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Research Article
Influence of proline and methyl jasmonate priming on in vitro seed germination and seedling development of Chelidonium majus L
expand article infoIva Doycheva
‡ Institute of Biodiversity and Ecosystem Research, Bulgarian Academy of Sciences, Sofia, Bulgaria
Open Access

Abstract

Drought, salinization and heavy metal pollution of soils are main stress factors with an increasing impact on the deterioration of soil quality, yield and crop quality. Seed priming shows good results in improving seed germination, seedling growth and plant development. Proline (Pro) and metyl jasmonate (MeJA) show stimulating activity and help plants overcome stress. The study investigated the effect of Pro, MeJA and hydropriming on seeds sown on water agar supplemented with different concentrations of heavy metals (Cd, Pb, Zn) (HM), NaCl or Polyethylene glycol 6000 (PEG 6000). Chelidonium majus is a medicinal species which is grown as a crop in some parts of Europe. It is an ingredient in some remedies and is becoming an increasingly popular object of research regarding its biological activities. The low concentrations of all heavy metals applied increased the germination of all variants of seeds – control, hydroprimed and those which were Pro and MeJA primed. Seed priming with Pro and MeJA promoted high germination percentage of seeds germinated on water agar with NaCl. PEG 6000 at its higher concentration (5%) slightly increased the seed germination of all variants. The growth of roots and hypocotyls was inhibited by HM and NaCl. However, PEG 6000 slightly influenced their growth.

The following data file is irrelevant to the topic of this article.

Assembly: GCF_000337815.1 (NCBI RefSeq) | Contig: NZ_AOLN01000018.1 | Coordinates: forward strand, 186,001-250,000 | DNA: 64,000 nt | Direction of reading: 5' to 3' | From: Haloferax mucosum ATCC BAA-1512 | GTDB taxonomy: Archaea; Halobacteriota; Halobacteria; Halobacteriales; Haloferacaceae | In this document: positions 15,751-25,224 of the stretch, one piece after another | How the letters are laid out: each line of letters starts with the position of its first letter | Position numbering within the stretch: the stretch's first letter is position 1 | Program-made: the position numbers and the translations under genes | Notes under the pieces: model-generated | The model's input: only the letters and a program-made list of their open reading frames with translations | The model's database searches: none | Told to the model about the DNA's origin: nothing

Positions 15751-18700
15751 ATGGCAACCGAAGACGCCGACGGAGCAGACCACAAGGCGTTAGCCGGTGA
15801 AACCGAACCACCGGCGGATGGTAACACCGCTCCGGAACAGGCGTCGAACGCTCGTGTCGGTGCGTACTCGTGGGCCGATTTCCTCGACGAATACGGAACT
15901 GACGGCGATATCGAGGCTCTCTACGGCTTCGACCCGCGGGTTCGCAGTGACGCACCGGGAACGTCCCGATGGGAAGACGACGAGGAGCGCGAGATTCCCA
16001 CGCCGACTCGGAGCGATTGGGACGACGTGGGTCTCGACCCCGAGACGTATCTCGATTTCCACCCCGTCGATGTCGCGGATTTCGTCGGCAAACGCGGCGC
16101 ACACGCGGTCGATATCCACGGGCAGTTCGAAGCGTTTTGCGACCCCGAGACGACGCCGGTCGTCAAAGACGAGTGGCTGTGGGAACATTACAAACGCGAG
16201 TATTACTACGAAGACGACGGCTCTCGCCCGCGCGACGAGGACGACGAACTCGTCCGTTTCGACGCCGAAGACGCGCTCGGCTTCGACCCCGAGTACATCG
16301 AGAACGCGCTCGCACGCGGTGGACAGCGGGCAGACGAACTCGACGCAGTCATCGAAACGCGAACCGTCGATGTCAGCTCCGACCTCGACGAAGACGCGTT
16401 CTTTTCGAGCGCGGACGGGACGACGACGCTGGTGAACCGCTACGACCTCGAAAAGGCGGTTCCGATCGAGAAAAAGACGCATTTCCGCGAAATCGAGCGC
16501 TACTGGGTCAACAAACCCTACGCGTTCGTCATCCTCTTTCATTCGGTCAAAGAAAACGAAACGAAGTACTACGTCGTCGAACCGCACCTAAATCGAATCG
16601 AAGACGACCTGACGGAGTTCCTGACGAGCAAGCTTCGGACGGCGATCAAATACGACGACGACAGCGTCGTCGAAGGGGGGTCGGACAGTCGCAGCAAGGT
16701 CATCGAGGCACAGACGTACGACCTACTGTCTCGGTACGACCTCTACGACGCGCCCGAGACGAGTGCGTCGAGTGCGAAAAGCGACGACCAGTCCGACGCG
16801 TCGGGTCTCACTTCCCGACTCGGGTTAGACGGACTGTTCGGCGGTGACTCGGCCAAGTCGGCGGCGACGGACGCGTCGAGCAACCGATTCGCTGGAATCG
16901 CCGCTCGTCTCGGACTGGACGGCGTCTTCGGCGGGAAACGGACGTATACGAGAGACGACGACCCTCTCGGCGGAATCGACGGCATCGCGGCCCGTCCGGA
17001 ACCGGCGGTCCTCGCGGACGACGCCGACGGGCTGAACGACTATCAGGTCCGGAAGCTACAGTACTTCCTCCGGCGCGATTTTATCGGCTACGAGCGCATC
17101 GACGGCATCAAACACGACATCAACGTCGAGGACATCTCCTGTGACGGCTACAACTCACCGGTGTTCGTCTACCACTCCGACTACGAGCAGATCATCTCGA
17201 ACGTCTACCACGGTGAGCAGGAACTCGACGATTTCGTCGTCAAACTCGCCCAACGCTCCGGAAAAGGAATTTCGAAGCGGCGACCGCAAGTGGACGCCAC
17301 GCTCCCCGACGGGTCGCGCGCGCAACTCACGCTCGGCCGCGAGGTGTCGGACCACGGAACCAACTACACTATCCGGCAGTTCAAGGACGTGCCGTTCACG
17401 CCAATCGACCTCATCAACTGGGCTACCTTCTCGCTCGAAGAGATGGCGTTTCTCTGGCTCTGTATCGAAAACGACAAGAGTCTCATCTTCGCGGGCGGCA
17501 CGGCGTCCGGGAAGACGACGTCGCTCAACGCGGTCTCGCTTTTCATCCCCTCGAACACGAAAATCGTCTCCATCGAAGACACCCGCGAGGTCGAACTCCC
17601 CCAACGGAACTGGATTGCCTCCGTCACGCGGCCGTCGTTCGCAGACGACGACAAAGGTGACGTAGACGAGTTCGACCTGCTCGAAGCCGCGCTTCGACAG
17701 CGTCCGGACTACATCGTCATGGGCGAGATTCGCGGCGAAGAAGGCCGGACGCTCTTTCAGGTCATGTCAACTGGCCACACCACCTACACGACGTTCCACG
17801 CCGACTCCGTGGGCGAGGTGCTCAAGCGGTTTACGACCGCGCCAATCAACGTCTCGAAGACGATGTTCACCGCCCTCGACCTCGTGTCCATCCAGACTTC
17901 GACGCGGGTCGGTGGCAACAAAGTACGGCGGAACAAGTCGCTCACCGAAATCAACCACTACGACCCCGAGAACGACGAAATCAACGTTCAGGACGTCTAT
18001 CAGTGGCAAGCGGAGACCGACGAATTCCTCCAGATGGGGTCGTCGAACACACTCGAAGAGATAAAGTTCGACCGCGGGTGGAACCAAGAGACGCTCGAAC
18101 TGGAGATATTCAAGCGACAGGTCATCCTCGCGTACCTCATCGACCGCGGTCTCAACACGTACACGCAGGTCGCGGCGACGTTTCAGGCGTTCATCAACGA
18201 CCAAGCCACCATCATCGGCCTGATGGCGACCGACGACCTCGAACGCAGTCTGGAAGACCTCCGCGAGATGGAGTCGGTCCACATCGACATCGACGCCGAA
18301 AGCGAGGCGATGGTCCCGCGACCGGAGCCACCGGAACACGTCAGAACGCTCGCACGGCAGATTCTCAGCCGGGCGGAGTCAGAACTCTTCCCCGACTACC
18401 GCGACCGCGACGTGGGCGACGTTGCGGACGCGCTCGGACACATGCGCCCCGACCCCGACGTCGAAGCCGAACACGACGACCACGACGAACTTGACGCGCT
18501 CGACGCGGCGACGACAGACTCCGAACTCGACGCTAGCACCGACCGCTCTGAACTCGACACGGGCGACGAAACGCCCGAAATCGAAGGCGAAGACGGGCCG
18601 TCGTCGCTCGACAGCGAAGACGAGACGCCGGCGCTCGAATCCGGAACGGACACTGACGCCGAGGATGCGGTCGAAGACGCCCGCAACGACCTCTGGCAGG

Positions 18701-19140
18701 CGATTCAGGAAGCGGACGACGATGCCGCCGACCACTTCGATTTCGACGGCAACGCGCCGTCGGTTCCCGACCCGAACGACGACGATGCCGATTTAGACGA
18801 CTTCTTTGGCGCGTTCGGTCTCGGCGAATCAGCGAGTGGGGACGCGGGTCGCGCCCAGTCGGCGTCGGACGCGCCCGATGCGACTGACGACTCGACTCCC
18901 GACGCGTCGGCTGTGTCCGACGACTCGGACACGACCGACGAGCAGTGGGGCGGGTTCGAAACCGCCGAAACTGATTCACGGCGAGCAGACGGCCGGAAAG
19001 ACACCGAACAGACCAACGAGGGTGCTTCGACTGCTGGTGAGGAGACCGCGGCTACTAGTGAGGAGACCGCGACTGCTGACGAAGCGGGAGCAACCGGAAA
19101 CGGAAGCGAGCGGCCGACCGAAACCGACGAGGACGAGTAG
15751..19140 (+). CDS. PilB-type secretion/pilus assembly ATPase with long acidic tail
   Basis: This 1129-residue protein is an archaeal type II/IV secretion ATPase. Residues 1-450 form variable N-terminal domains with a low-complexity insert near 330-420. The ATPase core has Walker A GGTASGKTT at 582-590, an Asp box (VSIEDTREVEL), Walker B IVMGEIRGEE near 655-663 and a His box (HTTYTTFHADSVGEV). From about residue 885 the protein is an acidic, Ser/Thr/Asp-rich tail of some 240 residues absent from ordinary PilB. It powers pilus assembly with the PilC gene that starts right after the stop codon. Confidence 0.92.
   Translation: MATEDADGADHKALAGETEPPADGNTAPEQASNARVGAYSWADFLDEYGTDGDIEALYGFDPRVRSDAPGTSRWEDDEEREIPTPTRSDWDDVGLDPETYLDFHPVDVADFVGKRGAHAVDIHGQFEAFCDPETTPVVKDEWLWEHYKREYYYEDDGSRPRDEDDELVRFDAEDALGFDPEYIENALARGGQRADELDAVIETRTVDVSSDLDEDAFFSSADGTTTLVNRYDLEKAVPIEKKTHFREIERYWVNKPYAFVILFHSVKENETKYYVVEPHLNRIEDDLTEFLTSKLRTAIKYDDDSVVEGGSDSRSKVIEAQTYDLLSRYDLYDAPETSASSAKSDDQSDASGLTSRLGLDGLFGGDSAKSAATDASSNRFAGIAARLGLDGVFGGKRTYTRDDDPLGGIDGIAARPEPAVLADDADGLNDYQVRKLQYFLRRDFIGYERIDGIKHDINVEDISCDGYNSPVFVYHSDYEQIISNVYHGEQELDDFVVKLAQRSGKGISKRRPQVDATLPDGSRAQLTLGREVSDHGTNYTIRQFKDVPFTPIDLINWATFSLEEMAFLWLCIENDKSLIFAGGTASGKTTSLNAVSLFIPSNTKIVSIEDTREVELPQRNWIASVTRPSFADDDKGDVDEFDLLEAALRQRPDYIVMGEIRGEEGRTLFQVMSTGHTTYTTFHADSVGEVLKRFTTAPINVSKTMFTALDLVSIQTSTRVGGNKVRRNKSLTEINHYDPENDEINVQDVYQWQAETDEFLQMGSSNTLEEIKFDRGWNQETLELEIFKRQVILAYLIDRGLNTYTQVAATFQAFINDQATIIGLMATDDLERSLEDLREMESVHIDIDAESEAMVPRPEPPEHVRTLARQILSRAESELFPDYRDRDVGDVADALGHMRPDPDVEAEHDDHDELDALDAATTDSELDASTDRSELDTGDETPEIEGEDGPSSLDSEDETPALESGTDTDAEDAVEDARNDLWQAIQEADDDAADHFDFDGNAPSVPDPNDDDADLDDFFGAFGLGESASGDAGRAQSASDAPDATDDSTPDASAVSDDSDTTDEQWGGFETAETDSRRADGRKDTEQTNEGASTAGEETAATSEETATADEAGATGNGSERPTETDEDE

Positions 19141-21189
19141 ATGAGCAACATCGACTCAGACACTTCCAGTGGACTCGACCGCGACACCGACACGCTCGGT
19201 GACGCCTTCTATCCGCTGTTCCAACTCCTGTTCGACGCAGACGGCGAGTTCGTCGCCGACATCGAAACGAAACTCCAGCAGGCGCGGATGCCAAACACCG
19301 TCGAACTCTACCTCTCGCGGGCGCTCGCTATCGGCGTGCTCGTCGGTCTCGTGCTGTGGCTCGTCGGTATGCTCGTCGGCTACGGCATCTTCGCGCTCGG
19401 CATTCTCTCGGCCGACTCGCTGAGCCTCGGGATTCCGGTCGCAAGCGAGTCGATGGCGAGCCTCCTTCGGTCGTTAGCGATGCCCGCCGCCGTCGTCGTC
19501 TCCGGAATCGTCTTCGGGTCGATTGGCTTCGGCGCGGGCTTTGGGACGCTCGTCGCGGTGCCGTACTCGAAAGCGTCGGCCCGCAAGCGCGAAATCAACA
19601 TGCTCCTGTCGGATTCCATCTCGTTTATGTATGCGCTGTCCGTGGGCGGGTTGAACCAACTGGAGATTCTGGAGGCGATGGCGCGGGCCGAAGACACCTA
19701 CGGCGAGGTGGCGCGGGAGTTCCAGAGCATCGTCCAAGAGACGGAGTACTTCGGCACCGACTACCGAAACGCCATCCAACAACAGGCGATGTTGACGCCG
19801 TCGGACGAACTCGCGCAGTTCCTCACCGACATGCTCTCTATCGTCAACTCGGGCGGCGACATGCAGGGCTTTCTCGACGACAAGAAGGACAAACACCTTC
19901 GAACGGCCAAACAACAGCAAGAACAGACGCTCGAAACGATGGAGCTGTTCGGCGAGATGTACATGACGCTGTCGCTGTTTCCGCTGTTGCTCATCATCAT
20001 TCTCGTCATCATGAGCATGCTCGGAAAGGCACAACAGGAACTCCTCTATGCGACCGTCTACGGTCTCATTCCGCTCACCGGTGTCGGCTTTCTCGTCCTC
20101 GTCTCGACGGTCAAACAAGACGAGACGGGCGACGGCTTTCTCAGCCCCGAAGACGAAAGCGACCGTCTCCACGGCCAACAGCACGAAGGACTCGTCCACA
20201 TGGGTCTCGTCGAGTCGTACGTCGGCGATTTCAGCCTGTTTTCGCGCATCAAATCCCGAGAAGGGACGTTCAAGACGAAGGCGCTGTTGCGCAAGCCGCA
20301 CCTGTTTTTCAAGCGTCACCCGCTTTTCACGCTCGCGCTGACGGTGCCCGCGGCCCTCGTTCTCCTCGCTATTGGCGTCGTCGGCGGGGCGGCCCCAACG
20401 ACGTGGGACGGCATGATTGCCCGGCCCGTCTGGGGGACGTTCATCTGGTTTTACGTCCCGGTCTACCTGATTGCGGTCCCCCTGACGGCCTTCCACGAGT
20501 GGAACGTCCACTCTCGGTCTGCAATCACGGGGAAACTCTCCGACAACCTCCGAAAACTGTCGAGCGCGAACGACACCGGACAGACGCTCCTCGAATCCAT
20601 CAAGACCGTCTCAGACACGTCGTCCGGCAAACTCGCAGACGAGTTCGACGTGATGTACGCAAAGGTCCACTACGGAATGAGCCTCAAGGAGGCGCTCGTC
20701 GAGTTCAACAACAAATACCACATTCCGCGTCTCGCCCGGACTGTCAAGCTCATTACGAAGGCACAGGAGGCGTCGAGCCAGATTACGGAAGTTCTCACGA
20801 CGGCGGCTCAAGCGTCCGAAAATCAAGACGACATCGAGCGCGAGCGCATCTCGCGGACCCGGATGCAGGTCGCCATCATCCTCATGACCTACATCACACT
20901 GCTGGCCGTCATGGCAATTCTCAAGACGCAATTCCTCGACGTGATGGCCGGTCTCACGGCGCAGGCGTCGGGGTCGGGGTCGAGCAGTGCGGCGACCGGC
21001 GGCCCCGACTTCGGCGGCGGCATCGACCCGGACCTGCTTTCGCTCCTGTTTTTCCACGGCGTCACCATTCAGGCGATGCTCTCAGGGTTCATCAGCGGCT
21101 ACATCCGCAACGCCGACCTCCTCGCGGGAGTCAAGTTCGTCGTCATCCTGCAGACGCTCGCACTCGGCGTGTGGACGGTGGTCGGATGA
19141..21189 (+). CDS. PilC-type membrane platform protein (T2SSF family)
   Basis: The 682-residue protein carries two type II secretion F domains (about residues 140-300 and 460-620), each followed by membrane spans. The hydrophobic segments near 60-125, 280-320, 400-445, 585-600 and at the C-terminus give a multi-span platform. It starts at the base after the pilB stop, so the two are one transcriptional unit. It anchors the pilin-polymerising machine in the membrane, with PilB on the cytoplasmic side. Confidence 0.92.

Keywords

Abiotic stress, drought, elicitors, Greater celandine, heavy metals, hydropriming, salt stress

Introduction